3 Banking Habits You Should Eliminate Now
Article revised on 23 November 2017
The banking habits of Canadians have evolved significantly in recent years. Now, rather than going to the bank and waiting in line for the next available teller, we’re using ATMs. Online and mobile transactions are becoming more and more popular. However, too many of us are still paying unnecessary chequing account charges.
Before trusting a financial institution with your money, it’s important therefore to get the facts on day-to-day transaction charges and, at the same time, the interest rates on savings accounts.
And don’t stay with a bank just because you’re afraid it will be too complicated to transfer your money to another institution. Think instead of how much you’ll save in the long term and what you have to gain!
Here are some day-to-day banking habits you should eliminate to hold on to more of your money and grow your savings.
1. Paying too much in bank charges
Start by adding up all your current bank charges. Then, compare them to those of other financial institutions. These charges may consist of monthly account fees, minimum balance fees, withdrawal fees, transaction fees, ATM fees, etc. All these charges can add up to hundreds of dollars by the end of the year. For that reason, it’s a good idea to shop around to find a bank that has a no-fee chequing account.
Here are a few tips on how to save, even if you do decide to stay with your current financial institution:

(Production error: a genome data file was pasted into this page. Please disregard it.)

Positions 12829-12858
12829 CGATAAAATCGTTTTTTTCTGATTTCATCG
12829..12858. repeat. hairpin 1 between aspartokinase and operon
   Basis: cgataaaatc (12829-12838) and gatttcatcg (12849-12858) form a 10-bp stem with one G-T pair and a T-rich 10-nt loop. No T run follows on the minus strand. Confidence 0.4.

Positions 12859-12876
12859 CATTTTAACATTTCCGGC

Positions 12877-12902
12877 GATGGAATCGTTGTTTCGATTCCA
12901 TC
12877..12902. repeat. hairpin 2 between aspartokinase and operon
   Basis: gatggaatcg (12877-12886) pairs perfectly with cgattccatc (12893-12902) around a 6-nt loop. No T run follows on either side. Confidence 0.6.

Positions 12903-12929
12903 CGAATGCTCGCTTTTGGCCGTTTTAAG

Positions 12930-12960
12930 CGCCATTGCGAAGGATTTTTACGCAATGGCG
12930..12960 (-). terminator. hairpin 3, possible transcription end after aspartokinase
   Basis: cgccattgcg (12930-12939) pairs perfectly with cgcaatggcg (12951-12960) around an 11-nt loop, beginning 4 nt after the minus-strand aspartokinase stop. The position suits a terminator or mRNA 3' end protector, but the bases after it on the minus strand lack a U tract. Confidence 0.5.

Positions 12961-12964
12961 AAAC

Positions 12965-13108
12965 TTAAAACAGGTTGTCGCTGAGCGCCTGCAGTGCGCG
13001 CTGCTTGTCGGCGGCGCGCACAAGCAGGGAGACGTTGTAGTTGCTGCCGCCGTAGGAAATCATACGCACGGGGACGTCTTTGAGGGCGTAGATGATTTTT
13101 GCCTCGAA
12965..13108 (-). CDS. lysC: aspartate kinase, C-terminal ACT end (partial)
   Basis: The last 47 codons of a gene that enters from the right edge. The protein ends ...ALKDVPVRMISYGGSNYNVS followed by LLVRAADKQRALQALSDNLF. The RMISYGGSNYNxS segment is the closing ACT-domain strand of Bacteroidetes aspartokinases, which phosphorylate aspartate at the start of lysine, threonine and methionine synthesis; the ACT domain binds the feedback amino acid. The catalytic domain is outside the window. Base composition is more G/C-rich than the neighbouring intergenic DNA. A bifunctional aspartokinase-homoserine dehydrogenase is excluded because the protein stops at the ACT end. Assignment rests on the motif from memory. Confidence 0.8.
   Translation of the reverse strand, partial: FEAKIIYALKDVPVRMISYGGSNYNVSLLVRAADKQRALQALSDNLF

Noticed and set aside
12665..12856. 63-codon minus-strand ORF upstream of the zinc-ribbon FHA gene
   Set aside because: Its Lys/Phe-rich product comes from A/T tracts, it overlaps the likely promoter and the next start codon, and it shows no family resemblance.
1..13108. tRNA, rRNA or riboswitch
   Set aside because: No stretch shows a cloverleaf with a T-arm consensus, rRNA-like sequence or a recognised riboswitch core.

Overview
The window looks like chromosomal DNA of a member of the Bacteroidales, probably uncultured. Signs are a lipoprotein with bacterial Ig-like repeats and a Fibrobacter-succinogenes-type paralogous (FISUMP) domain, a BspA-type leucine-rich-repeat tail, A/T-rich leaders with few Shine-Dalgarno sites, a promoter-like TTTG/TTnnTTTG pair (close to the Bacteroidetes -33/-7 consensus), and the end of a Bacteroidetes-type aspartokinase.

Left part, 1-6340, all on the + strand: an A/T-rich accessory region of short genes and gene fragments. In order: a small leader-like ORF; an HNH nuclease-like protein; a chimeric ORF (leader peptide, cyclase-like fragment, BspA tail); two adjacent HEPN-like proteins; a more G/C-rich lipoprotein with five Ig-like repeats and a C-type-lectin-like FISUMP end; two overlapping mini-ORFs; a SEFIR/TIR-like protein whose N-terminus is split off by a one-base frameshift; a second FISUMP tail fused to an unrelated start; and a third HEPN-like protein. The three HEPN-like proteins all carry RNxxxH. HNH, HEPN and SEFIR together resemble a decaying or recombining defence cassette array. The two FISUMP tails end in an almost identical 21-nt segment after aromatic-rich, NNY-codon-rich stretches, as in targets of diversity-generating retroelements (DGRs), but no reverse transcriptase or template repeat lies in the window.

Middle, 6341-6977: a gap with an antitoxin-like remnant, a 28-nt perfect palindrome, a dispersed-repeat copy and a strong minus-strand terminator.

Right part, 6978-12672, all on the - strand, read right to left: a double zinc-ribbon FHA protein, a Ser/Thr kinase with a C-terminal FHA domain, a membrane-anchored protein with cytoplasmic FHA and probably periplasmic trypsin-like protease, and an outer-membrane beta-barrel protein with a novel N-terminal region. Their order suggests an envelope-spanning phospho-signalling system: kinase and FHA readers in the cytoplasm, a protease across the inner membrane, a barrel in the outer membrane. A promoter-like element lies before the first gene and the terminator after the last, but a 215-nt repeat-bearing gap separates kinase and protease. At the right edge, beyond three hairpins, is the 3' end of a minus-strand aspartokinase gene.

- Choose a transaction package that suits your banking habits.
- Stay within the number of transactions allowed by your package.
- Keep a minimum monthly balance at all times, if your service package waives your monthly fees when you do so.
- Make your transactions online or use a self-service kiosk. It’s generally more cost effective than teller transactions.
- Use the ATMs of your own bank or credit union to avoid paying a fee for withdrawals made at another financial institution’s ATM.
- Keep enough money in your account to cover bill payments and cheques written on your account, because this will help avoid charges for NSF cheques or overdraft protection.
2. Making a withdrawal every time you need money
It certainly can be worthwhile to plan your cash withdrawals! By knowing how much you’re going to need for the coming week when you go to withdraw cash, you can reduce the number of monthly ATM transactions. You could also ask for cash back when making a debit card purchase in stores, to save yourself a transaction.
Don’t hesitate to switch service packages if the one you have doesn’t meet your needs or is no longer appropriate for your situation.
3. Keeping all your money in a chequing account
If you keep all your money in a chequing account, you’ll probably earn nothing in interest. To make your money work for you, open a high-interest savings account. It’s a practical solution, because the interest you earn is much higher than what you’d get with an everyday bank account.
Making these few adjustments can save you a lot in service and interest charges. By the end of the year, you’ll certainly see the difference. It’s also well worth it to do the drill again, year after year, since the service charges of financial institutions change (increase) regularly.
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